This is a 4-session course at the Victoria and Albert Museum, London, held on Friday evenings (1st - 22nd June), led by me (Nigel Warburton) and timed to coincide with the Surreal Things exhibition. Online booking for this course is now open.
4 consecutive Friday evenings 1st June – 22nd June at the Victoria and Albert Museum, Exhibition Road, London.
Led by Nigel Warburton Senior Lecturer in Philosophy at The Open University
To introduce and explore some key themes from Surrealism
To discuss these themes in relation to philosophy
To examine these themes in relation to particular works in the Surrealism show
This course does not pre-suppose any prior knowledge of philosophy or Surrealism. There will be suggestions for further reading, but no obligatory reading associated with the course.
Method This course will be taught through a variety of interactive sessions. Students will be encouraged to discuss and explore the various themes through structured small group activities supplemented by short lectures and plenary discussions. Teaching will take place both in a classroom and within the exhibition itself. Students will be encouraged to engage both with philosophical ideas and with the objects on display.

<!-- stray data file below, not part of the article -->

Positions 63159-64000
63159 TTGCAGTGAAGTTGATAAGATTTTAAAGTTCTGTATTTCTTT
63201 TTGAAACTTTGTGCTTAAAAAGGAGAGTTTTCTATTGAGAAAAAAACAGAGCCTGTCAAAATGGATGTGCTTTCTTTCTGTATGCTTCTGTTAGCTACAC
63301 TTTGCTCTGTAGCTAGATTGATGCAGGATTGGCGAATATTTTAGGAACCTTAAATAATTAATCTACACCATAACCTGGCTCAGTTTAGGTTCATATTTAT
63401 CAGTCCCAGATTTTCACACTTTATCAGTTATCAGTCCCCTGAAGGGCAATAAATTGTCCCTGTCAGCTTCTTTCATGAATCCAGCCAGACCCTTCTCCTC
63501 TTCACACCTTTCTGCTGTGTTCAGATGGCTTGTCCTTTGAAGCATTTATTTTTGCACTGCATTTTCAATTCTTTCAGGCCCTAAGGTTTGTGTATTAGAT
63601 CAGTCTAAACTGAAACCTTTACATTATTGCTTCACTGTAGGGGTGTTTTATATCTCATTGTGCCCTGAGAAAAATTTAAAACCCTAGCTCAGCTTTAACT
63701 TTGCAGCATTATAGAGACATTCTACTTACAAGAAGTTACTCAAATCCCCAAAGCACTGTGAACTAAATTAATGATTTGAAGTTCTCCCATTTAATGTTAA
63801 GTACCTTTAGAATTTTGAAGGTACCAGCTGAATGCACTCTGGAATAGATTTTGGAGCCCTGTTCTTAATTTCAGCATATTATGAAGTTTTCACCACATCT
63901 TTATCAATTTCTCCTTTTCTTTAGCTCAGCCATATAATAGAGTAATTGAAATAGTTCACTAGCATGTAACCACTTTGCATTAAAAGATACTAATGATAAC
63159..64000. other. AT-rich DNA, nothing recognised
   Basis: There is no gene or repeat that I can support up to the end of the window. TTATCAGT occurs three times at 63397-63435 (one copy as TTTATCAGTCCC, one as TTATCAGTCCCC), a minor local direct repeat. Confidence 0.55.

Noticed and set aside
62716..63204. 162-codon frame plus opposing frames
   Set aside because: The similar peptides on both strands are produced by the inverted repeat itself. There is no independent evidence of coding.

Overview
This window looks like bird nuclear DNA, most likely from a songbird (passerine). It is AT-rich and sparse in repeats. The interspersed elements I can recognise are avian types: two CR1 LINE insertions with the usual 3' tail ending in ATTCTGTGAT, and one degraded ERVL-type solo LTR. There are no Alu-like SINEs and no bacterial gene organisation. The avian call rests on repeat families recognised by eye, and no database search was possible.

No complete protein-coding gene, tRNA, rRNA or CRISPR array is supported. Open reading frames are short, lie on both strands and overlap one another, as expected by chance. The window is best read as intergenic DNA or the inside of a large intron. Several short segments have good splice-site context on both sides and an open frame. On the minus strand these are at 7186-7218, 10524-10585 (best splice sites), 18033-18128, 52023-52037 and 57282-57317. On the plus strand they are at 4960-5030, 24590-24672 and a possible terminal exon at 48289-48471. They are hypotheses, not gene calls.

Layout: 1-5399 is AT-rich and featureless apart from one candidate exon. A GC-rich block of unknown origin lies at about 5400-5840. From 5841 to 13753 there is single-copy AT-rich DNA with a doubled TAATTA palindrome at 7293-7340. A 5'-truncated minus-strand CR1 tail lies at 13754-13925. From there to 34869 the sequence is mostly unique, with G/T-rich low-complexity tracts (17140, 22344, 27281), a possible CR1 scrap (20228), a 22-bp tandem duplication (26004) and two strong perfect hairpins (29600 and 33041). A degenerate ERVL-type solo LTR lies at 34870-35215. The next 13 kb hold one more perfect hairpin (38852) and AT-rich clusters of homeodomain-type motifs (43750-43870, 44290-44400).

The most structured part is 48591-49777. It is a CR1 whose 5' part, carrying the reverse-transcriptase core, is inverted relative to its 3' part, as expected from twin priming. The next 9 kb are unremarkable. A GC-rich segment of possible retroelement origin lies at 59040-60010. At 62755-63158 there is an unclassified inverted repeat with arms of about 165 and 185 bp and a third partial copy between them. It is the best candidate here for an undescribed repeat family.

The Themes (a provisional list) The themes below may need to be adapted in the light of the content of the exhibition.
1. CHANCE: The methods of surrealism include free association and other forms of automatism. In this session we will explore philosophical ideas about artistic intention and chance, fatalism, and interpreting the accidental.
2. DREAM: Dreams and dream-like imagery inspire many surrealist works. The second session of the course is devoted to an exploration of the relation between dreams and reality.
3. DESIRE: Sexual desire, its complications, sublimations and manifestations fuels surrealism. In this third session we will explore some of philosophical explanations of the nature of desire relating these ideas to works in the exhibition.
4. TABOO: Like many artists, the surrealists challenged the status quo, They did this most dramatically by confronting taboos. In this session we will explore the meaning of taboo, and philosophical questions about offence, and the limits of artistic freedom.